Emulating activeElement property with DOM browsers

Sometimes you need to know which page element has the focus. Internet Explorer solves the problem nicely with the document.activeElement property, which is unfortunately a proprietary extension and thus not available in other DOM-compliant browsers.

All the solutions I've found with Google were kludges along the lines of “scan all the elements and test each one to see whether it has focus”. It's much better to use the capture phase of the DOM event model and track the focus and blur events with the document object:
function _dom_trackActiveElement(evt) {
  if (evt && evt.target) {
    document.activeElement =
        evt.target == document ? null : evt.target;
function _dom_trackActiveElementLost(evt) {
  document.activeElement = null; }
if (document.addEventListener) {

This implementation is slightly over-pessimistic; if the browser window loses focus, the activeElement is set to null (as the input control loses focus as well). If your application needs the activeElement value even when the browser window doesn't have the focus, you could remove the blur event listener.


ariel said...

thanks for your post - that was quite helpful. i implemented a variation of this specifically to track keyboard based focus change and to retrigger the blur event in a way that is similar to how they are produced in firefox and in IE.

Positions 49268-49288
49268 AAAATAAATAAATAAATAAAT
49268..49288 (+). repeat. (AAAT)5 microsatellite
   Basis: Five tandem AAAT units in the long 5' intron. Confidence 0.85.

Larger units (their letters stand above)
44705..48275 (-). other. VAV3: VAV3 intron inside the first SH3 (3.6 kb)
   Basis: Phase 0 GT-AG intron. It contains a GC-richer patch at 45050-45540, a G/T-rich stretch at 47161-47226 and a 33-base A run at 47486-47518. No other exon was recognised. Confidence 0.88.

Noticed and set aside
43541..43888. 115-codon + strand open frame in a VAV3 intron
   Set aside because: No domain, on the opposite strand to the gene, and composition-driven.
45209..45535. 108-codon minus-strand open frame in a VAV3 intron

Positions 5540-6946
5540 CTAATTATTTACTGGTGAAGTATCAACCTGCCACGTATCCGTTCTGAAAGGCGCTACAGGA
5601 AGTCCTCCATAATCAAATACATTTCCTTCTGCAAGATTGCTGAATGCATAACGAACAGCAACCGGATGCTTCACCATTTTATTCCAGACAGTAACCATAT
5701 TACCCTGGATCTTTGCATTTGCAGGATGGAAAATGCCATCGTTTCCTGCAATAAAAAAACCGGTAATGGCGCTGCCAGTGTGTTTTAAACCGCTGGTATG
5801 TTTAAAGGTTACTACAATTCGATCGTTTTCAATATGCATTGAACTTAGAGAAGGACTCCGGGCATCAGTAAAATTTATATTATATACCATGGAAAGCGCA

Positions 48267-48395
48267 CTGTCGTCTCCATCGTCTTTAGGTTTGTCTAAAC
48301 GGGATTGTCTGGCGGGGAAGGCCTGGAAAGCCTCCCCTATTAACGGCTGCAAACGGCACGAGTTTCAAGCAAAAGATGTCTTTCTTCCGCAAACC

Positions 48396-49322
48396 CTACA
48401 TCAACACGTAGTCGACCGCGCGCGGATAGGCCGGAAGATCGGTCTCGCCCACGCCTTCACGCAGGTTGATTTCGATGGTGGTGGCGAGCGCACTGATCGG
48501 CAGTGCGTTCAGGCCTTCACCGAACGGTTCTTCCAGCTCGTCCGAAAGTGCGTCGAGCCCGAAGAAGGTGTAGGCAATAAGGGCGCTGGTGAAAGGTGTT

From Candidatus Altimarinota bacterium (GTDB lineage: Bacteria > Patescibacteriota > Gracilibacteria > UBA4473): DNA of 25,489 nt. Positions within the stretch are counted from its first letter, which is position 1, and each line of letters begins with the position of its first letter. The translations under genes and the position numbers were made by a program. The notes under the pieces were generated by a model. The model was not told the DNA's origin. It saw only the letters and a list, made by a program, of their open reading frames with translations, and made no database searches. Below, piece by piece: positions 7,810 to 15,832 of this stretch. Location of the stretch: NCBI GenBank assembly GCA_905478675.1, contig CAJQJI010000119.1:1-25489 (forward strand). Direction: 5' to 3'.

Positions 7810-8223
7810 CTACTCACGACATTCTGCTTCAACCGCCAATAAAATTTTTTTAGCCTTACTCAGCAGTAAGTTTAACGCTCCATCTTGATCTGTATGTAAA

if ($.browser.safari && document.addEventListener)
function fixupActiveElement(e)
if (e.type == "keyup")
document.activeElement = null;
if (!e.target || !$(e.target).is(":input"))
var oldActiveElement = document.activeElement;
document.activeElement = e.target;
if (e.type == "focus" && oldActiveElement && oldActiveElement != document.activeElement )
// retrigger blur with document.activeElement set to the right thing
// this is the order in which events will fire if we shift focus using a tab
document.addEventListener("keydown", fixupActiveElement, true);
document.addEventListener("focus", fixupActiveElement, true);
document.addEventListener("keyup", fixupActiveElement, true);

1001001 said...

The above uses jQuery (http://jquery.com/) to abbreviate document.getElementById with $('#' + id || element) and $.browser

...just for clarity

Rahul said...

But, 'document.activeElement' is read-only. (https://developer.mozilla.org/en/DOM/document.activeElement)

"document.activeElement =
evt.target == document ? null : evt.target;"
throws error.

Ivan Pepelnjak said...

Yeah, the trick only works with those browser versions that don't support native activeElement, so you should try/catch the code that sets it.

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